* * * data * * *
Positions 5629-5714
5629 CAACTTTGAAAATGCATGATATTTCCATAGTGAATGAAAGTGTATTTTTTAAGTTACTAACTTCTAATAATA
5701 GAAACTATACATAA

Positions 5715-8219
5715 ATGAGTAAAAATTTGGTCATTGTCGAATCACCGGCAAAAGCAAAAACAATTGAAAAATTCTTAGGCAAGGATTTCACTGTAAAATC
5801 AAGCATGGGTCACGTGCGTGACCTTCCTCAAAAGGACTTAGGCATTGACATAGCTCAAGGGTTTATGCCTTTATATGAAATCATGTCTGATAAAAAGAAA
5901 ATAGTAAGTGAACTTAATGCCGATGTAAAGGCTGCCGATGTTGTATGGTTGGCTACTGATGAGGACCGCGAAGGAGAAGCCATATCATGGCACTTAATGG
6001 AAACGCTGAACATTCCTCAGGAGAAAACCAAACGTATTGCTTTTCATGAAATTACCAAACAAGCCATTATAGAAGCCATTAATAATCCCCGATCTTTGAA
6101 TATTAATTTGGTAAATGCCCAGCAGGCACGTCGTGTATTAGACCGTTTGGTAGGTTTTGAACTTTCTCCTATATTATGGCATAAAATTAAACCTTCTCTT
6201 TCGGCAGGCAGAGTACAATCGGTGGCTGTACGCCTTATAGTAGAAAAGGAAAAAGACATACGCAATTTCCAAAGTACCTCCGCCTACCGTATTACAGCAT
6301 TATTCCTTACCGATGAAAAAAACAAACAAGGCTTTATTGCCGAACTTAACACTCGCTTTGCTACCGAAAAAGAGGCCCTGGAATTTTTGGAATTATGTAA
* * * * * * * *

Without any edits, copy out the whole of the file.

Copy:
Positions 5629-5714
5629 CAACTTTGAAAATGCATGATATTTCCATAGTGAATGAAAGTGTATTTTTTAAGTTACTAACTTCTAATAATA
5701 GAAACTATACATAA

Positions 5715-8219
5715 ATGAGTAAAAATTTGGTCATTGTCGAATCACCGGCAAAAGCAAAAACAATTGAAAAATTCTTAGGCAAGGATTTCACTGTAAAATC
5801 AAGCATGGGTCACGTGCGTGACCTTCCTCAAAAGGACTTAGGCATTGACATAGCTCAAGGGTTTATGCCTTTATATGAAATCATGTCTGATAAAAAGAAA
5901 ATAGTAAGTGAACTTAATGCCGATGTAAAGGCTGCCGATGTTGTATGGTTGGCTACTGATGAGGACCGCGAAGGAGAAGCCATATCATGGCACTTAATGG
6001 AAACGCTGAACATTCCTCAGGAGAAAACCAAACGTATTGCTTTTCATGAAATTACCAAACAAGCCATTATAGAAGCCATTAATAATCCCCGATCTTTGAA
6101 TATTAATTTGGTAAATGCCCAGCAGGCACGTCGTGTATTAGACCGTTTGGTAGGTTTTGAACTTTCTCCTATATTATGGCATAAAATTAAACCTTCTCTT
6201 TCGGCAGGCAGAGTACAATCGGTGGCTGTACGCCTTATAGTAGAAAAGGAAAAAGACATACGCAATTTCCAAAGTACCTCCGCCTACCGTATTACAGCAT
6301 TATTCCTTACCGATGAAAAAAACAAACAAGGCTTTATTGCCGAACTTAACACTCGCTTTGCTACCGAAAAAGAGGCCCTGGAATTTTTGGAATTATGTAA